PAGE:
refactoring much of what is in main.rs into a library & adding tests

@Santiago Pastorino interested?

Santiago Pastorino (Feb 15 2020 at 18:02, on Zulip):

Chris Simpkins said:

refactoring much of what is in main.rs into a library & adding tests

Santiago Pastorino interested?

yes, definitely

Chris Simpkins (Feb 16 2020 at 00:26, on Zulip):

Santiago Pastorino said:

Chris Simpkins said:

refactoring much of what is in main.rs into a library & adding tests

Santiago Pastorino interested?

yes, definitely

Sounds good. Let me know how it will work best to collaborate on it. I would be happy to take the first shot at the library refactor or take on some part of it. The part that I understand the best at this point is the nightly testing approach, but I am fine working on any of it. I should have time later this week.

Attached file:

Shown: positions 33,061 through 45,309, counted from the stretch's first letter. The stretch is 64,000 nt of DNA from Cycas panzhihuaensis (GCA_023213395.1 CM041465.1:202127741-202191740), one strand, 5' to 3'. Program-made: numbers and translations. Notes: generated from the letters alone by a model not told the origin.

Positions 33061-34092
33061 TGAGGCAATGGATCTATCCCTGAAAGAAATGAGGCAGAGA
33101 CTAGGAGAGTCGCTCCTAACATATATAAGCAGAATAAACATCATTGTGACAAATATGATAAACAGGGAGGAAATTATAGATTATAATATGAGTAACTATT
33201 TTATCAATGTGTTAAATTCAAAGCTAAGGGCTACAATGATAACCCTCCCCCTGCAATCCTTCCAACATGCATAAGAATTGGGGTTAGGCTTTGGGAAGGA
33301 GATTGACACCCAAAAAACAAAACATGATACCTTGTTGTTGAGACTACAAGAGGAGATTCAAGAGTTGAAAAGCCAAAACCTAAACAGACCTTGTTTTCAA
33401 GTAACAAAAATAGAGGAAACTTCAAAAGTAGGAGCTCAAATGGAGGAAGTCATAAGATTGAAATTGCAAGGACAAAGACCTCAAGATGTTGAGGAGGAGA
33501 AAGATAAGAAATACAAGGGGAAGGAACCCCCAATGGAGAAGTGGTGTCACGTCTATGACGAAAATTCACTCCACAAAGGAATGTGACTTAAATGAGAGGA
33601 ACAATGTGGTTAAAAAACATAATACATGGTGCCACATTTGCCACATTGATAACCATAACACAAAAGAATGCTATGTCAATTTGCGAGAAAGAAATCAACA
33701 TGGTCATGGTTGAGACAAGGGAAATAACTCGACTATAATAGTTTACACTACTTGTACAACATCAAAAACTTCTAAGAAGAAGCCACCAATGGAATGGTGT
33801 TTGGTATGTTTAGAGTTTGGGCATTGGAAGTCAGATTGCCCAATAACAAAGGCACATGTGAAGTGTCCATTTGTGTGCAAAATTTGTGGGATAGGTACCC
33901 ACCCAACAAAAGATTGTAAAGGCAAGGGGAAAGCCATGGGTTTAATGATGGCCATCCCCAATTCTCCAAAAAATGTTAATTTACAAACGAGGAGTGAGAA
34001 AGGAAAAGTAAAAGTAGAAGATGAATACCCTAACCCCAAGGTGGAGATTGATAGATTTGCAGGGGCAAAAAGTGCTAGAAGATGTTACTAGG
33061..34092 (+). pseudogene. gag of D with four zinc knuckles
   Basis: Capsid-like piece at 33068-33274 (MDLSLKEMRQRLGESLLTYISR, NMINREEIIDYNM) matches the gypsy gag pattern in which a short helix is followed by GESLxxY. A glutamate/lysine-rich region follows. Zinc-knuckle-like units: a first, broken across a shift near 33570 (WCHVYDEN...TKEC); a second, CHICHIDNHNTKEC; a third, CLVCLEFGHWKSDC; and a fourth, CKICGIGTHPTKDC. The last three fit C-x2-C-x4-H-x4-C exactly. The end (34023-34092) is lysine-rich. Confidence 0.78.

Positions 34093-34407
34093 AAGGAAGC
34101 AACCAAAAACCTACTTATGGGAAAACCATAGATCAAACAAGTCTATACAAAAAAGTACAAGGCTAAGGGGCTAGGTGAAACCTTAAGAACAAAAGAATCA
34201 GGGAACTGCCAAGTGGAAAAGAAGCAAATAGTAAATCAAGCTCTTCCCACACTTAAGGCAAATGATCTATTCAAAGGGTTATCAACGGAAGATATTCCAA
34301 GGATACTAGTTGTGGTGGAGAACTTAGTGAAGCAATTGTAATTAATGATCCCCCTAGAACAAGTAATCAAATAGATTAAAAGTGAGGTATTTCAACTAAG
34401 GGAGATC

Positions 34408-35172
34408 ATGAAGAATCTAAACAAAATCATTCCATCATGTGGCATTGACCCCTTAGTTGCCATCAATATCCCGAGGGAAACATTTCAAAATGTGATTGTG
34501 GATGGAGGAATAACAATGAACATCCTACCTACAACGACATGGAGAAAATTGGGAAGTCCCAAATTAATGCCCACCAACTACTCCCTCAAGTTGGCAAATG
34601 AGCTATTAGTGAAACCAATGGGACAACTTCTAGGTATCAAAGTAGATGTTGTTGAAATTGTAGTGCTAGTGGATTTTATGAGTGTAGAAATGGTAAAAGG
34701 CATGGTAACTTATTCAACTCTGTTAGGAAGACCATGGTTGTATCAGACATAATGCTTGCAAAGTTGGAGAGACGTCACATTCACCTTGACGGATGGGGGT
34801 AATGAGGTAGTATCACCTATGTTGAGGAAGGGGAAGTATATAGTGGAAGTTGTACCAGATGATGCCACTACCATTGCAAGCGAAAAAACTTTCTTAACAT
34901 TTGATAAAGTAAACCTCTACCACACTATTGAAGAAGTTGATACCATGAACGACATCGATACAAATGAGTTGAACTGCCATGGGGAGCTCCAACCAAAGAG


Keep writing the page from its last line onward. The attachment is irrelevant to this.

Chris Simpkins (Feb 22 2020 at 23:02, on Zulip):

Santiago Pastorino said:

Chris Simpkins said:

refactoring much of what is in main.rs into a library & adding tests

Santiago Pastorino interested?

yes, definitely

https://github.com/rust-lang/cargo-bisect-rustc/pull/58 refactors all of the custom errors into a new module and broadens error handling across all sources. This eliminates nearly all of the current panic macros and my goal is to eliminate all of them so that users receive non-zero exit status codes with stderr error string reporting rather than a panic. At the moment, this will address two open issues about panics during testing.

I could use input on how to address the error handling through the least_satisfying closure if anyone has thoughts (lines indicated in the OP of the PR). Errors during tests in the least_satisfying function will still panic at this stage.

Last update: Nov 25 2020 at 02:15UTC